Chances are you spend time waiting in line almost every day. Lines are everywhere: in the supermarket, in front of the vending machine, before the ticket booth, etc. Often, there are multiple lines to chose from. Most people pick the one they think will lead to the shortest waiting time, usually the one that has fewest people in it. It's generally considered a Good Thing if people are served in the order in which they arrive (known in computer science as First In First Out, FIFO). In this essay, I propose a queuing system that has this property.

Gatos y la Naturaleza Hacker

In my last year of college, I wrote a short essay on cats and the hacker nature. I thought it would be fun to publish the essay here. Beware of speling and grammer mistakes.

Hidden Strengths of Unix

GNU/Linux, popularly referred to simply as Linux, has its roots in Unix. As such, it has a very different design and philosophy from Microsoft Windows, the system it is most often compared with. Many of the comparisons between Linux and Windows focus on how Linux deals with typical tasks one would perform on a Windows system. What they don't tell you is that its Unix heritage provides Linux with a lot of functionality not found in Windows. Most people come to appreciate this only after extensive Linux or Unix usage, but it makes Unix systems immensely powerful and flexible, which even casual users can benefit from. This essay explains some of this Unix functionality and how it can benefit you.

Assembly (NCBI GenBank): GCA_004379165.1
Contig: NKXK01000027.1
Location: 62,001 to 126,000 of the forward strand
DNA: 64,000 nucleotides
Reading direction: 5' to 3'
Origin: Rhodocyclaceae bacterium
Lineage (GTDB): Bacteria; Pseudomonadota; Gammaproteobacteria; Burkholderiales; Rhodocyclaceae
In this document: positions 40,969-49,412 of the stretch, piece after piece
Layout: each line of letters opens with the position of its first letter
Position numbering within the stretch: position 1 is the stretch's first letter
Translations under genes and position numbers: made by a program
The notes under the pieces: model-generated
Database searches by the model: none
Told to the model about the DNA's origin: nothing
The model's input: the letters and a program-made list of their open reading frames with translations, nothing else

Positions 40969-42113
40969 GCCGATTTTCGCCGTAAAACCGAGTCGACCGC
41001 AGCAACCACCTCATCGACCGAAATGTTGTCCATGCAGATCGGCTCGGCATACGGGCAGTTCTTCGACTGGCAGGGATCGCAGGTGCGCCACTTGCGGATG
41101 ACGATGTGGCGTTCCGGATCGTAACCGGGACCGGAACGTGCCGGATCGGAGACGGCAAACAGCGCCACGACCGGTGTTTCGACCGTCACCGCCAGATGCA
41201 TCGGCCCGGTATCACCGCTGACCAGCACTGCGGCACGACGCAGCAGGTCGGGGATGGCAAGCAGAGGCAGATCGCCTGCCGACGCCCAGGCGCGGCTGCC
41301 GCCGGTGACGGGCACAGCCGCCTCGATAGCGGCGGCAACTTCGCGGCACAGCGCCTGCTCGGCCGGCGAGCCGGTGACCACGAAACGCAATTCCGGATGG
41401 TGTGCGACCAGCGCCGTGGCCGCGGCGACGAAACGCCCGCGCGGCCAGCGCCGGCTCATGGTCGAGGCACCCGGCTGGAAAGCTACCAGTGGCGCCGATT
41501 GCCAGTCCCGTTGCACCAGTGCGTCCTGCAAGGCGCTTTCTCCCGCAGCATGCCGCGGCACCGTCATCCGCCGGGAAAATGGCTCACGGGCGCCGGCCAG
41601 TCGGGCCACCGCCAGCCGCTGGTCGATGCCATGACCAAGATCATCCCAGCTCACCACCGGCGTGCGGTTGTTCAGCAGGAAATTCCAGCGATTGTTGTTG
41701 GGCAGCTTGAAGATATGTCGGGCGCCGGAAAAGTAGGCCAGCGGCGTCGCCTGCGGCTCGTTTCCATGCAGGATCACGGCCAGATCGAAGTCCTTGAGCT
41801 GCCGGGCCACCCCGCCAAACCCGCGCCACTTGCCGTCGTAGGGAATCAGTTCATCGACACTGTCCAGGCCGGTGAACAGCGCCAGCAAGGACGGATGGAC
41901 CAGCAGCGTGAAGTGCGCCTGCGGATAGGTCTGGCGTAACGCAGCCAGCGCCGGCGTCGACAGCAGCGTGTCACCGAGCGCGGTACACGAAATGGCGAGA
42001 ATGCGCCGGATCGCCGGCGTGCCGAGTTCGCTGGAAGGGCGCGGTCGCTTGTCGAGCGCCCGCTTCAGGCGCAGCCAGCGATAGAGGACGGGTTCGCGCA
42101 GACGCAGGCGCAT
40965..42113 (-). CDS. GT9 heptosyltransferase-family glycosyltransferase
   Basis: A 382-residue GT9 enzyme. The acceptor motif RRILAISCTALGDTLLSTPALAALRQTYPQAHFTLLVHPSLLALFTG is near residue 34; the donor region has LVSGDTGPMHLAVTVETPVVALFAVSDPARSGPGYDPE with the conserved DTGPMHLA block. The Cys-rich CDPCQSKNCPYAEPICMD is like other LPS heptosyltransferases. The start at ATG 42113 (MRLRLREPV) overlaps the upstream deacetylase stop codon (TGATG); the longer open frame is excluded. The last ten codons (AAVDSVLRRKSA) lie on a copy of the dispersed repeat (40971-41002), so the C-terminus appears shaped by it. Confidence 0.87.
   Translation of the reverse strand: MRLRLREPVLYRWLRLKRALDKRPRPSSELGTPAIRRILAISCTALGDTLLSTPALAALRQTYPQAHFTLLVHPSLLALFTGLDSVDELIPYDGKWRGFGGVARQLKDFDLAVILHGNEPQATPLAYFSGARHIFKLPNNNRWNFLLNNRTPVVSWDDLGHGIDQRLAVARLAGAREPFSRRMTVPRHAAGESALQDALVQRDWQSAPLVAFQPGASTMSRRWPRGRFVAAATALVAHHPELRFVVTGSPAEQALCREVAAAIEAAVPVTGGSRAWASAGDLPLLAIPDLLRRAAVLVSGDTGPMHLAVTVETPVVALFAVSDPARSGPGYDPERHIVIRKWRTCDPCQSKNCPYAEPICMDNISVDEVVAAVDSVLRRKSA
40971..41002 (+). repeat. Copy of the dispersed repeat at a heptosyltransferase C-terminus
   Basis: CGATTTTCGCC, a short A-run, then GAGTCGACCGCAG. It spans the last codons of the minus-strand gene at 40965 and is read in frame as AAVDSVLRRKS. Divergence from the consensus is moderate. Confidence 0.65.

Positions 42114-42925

How Perfectionism Got Me to Stop Updating My Website

A story about how the desire to do the work perfectly resulted in the work not getting done at all.

It's All Just Numbers

These days, many people work with computers on a daily basis. Many of us own computers, and many of us even perform various degrees of maintenance on them. Despite this, comparatively few people have a solid understanding of how computers actually work. To many, computers work as if by magic. This makes it difficult to understand what capabilities a computer is likely to have, difficult to understand and solve any problems that may occur, and, on a personal note, difficult for me to explain the work I do. In this essay, I propose thinking of computers as performing simple operations on numbers. This is a simple mental model that doesn't require much prior knowledge of computers, but is also accurate enough that it explains many of the behaviors and limitations of computers.